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Description: Before surrendering her children, she told them they were going to a nice place where they would have lots of fun. "We believed her," says Cachagee, who was four years old at the time. ... As the Truth and Reconciliation Commission begins its work, the question of what "moving on" actually means is moot. Hannaburg believes that damaged communities need to feel a sense of justice for the healing process to begin. Deep down, however, native people suspect that nobody will be held accountable for the wrongs of the era. There is an innate sense that the decisions over how much truth will be needed for reconciliation have already been taken by the government and the churches involved (Anglican, United and Catholic).
Body text: LORRAINE MALLINDER
Canada's past is catching up with it as the native children who were brought up in residential schools seek accountability
IT WAS snowing the day that Michael Cachagee and his two brothers left home. Their mother took the boys by horse-drawn sleigh to the Indian agent's office. Before surrendering her children, she told them they were going to a nice place where they would have lots of fun.
"We believed her," says Cachagee, who was four years old at the time. The boys were taken to a church-run boarding school for aboriginal children in Canada. In the years that followed that fateful day in 1943, Cachagee would be forbidden from speaking his native Cree language. He would also suffer sexual abuse at the hands of three supervisors and a priest.
Cachagee returned home at 16, a "feral child" with little more than the shirt on his back and $12 in his pocket to find his mother had a new family. He found work putting out forest fires and labouring on the railroad, but quickly fell into violence and drug abuse, his spats of self-destruction punctuated by spells in prison.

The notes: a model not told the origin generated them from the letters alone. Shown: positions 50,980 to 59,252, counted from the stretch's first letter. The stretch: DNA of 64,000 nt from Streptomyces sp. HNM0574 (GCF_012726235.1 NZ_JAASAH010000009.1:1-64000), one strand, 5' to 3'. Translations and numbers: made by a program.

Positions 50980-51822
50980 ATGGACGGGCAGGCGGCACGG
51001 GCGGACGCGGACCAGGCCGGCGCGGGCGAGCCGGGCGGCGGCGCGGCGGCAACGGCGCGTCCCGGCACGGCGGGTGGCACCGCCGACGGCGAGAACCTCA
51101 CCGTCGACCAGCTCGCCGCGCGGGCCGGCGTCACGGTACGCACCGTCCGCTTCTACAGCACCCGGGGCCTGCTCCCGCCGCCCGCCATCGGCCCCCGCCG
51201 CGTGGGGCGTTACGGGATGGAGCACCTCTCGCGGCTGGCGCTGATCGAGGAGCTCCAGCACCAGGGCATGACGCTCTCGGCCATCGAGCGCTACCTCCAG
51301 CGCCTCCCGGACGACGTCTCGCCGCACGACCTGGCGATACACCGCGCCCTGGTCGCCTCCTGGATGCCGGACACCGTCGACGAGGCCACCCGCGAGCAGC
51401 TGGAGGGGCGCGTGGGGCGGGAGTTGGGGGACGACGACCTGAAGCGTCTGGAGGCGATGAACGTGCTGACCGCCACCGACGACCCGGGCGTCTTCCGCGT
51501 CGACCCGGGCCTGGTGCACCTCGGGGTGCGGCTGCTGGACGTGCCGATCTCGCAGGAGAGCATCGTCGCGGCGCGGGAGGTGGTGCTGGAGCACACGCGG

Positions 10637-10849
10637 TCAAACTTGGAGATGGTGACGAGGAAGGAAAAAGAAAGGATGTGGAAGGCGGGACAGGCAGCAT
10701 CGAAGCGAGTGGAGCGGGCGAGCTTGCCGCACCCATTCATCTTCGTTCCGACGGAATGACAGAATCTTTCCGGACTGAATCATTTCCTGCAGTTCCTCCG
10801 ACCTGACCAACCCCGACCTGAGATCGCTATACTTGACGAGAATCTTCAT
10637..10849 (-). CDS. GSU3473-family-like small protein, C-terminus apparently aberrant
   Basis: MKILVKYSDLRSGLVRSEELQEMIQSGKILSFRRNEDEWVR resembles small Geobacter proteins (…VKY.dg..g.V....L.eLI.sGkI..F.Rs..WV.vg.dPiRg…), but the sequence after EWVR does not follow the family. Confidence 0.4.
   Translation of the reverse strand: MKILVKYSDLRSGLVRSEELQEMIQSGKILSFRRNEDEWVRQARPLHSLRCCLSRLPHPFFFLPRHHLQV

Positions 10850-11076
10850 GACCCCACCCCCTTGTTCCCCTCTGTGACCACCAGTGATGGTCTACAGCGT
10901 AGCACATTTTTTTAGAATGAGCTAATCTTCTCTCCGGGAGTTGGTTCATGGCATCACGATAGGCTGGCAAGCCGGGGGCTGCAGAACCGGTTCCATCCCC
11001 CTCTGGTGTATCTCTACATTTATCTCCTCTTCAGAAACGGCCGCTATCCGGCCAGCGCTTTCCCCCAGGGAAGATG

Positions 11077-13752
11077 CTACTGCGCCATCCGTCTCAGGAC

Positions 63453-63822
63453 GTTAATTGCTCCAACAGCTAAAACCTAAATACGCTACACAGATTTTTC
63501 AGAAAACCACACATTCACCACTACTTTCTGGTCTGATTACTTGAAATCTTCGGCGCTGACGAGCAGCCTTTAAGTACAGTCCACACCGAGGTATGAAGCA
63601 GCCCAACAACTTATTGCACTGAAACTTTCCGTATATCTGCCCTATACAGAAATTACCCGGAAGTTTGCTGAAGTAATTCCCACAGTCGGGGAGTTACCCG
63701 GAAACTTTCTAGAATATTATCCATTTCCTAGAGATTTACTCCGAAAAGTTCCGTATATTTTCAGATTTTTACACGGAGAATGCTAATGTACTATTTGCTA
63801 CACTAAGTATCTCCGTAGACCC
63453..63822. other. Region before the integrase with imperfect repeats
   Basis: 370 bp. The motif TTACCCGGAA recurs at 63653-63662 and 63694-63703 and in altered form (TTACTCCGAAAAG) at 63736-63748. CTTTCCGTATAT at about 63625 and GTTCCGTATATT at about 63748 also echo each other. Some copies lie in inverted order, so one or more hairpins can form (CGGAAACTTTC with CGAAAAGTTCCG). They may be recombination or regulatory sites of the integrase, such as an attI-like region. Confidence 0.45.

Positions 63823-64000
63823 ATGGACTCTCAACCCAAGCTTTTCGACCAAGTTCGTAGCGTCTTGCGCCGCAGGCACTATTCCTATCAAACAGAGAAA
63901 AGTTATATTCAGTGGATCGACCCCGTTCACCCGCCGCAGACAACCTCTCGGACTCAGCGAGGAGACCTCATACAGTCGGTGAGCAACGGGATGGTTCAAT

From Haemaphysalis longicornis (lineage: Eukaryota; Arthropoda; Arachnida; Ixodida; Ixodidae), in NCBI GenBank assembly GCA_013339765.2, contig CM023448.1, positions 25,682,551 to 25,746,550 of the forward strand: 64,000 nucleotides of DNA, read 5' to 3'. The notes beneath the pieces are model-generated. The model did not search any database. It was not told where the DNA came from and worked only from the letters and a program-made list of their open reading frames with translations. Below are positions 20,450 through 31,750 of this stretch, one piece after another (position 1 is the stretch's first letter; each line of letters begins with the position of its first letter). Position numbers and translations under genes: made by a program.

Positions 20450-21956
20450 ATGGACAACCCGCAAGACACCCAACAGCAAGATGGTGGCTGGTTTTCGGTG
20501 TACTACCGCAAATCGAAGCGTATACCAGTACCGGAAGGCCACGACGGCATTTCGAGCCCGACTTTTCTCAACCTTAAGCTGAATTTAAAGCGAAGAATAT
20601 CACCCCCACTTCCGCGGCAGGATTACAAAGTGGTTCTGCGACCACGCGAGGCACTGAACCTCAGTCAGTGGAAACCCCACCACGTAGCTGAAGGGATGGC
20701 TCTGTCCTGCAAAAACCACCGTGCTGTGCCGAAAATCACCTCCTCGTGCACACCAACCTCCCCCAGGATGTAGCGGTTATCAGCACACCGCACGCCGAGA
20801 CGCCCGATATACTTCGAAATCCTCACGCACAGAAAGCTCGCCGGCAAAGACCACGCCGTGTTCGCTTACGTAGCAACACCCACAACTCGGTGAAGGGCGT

It wasn't until he was in his 40s that he started tracing the broken path of his adult life back to the suffering he had endured in childhood. "You never realise just how much pain you carry around with you. You just learn to live with it," he says. "When you look back, that's when it hits you. It's like after a hurricane. You look around you and say: ‘Oh my God'."
Cachagee, who is president of the National Residential School Survivors' Society, is one of an estimated 150,000 native children who, from the late 19th century to the 1970s, were forcibly sent to institutions aimed at – as termed by government officials at the time – "killing the Indian in the child".
The misguided drive to teach native children to think, act and speak like white people resulted in thousands of devastated lives and an as-yet undocumented number of deaths.
Today, like Ireland in the wake of the Murphy report, Canada is trying to come to terms with this dark chapter in its history. Last month, the country's Truth and Reconciliation Commission launched the first of a series of national storytelling events in Winnipeg, Manitoba, to set the country on the path to healing. In parallel, it is researching unmarked burial sites on school grounds across the land in a bid to lay the ghosts of the past to rest.
The commission is clearly aiming for closure. But, in hundreds of native communities across Canada, the wounds are still red raw. Healing seems a faraway prospect on the tiny Mohawk reservation of Kanesatake (population 1,300), about 50km from Montreal. A microcosm of the dysfunctional patterns that have marked not only the lives of those who attended the schools, but also later generations, the community is afflicted by high rates of sexual abuse, psychological disorders and drug and alcohol addiction.